Joann: I mean, it’s not good. There are parts of it that are not good either way. I guess I am thinking in terms for instance, my grandchildren; every Sunday we make sure they are in Sunday school. We make sure they are in worship a lot of times even though there is a nursery so they get used to and they hear or whatever…all that kind of stuff. So, the crash comes down where—I guess, the challenge is the right teachings, the right focus, the right center so that when they grow up—if in fact these congregations cannot support themselves any longer—it looks different. What do you send them into? How do you ensure? I don’t know. I guess it’s back to the family and it’s an interesting and fascinating thing for me to think about.

Dallas: It is interesting and what it comes down to is we have been seized by a picture of what churches might and actually, it’s not classical but very recent and for example, churches in the not very distant past and not just “the little brown church in the veil” but “large first churches in the cities,” they didn’t cost what they now cost and there are many reasons for that. But we have to think in terms of the experiences that our grandchildren are going to have and my heart would bleed to think that my grandchildren were not going to have the experiences of a loving fellowship in a church that we have understood.

But on the other hand, there have been other time when that was not possible and the community did not meet in that way and that was certainly true for the last couple centuries. We have to think in terms of how the community comes together in such a way that the teaching—the common worship and ministry to one another and so on.

Now, one of the reasons again why I wanted you to read Bonheoffer was to think about what he is talking about in relationship to our churches. Asking the question, could we do that? When you recognize that that was written for a very unusual group of people but the principles that are laid out and how we are together are not tied to that sort of special group of people unless we concede that. So, we are going to need to search deeply to see my way of putting it would be simply, ”Are our churches devoted to spiritual formation and Christlikeness?”  I think if they are, then everything else will take care of itself. If they aren’t, it won’t take care of itself and we will wind up running our churches on the principles of human abilities, which is where death tends to come in. It can be as the Bible teaches us, very, very disruptive. [40:38]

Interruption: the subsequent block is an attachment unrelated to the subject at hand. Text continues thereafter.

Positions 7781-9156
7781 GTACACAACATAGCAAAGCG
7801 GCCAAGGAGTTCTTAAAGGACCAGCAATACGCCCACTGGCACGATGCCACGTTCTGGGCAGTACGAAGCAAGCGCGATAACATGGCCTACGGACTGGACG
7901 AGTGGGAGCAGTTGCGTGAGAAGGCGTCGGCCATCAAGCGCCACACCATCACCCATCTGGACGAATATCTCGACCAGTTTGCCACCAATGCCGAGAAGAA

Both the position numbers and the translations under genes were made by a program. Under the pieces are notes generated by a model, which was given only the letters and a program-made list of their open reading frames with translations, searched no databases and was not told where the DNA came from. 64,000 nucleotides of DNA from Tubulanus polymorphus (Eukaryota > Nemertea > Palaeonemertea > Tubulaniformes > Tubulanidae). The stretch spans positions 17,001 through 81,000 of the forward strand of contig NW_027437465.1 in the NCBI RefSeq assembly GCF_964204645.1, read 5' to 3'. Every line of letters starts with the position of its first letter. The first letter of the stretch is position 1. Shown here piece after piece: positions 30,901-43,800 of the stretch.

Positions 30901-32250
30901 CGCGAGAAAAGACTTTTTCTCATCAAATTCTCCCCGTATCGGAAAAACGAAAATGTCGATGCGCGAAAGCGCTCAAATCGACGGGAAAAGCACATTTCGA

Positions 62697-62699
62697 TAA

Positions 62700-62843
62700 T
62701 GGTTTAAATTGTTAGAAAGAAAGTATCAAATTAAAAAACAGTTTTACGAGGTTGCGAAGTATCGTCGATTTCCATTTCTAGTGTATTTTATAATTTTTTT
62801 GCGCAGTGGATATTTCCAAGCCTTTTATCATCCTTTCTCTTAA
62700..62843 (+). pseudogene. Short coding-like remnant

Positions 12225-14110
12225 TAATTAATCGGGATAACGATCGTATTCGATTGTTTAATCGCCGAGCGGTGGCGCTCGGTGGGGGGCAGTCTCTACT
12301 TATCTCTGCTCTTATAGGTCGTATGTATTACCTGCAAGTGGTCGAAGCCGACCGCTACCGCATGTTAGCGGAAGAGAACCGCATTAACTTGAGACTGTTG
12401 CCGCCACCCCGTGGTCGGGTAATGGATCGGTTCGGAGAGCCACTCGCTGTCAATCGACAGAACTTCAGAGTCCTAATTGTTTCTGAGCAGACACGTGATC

When I was young, a banker thought for himself and of course it was always him, how as a kind of counselor who often would say to people, “Now you don’t want to borrow this money.” And so the changes in the financial industry as we call it feed into changes in the public and the willingness to borrow money is something upon which the prosperity of the banker now begins in a way that they didn’t think of and so all of these changes go into and of course we don’t have very good teaching about such matters generally anymore. Okay, other comments or questions before we go on? Yes sir! [41:43]

Mike: Are you teaching that if that’s not going on in our churches—if we are not teaching spiritual formation and Christlikeness in our church that we should remove ourselves from that church?

Dallas: Well, I would let them throw me out. I always advise that. [Laughter] It is better for people if they throw you out. See, the people who crucified Jesus haven’t gotten over it yet.

So, I mean, there is obviously a time when one should move but not because you are mad or because people don’t like you. You need to give them a chance to learn to love you and so, I don’t encourage just leaving though I do want to say I believe there is a time when yes, that should happen but it’s better for them and for you to let them throw you out. It’s a different kind of experience. [43:10]

Elesa: So, you are saying stay true to what you believe and then, if along the way you get thrown out, you stay true?

Dallas: Like, for example, be a disciple. Make disciples. [Start a group?] Teach people to do the things that Jesus said. Say that’s what we ought to be doing. [So, do it!}  I point out that we wouldn’t all be mad at one another if we were simply doing what Jesus said.  But, if you are a pastor that could lose your position because I hear constantly that spiritual formation is opposed to outreach. Outreach is getting more people in and we are accustom to the idea that you don’t do that by making disciples and if you try to make disciples, people won’t flood in at your door. OK; other comments or questions? [44:26]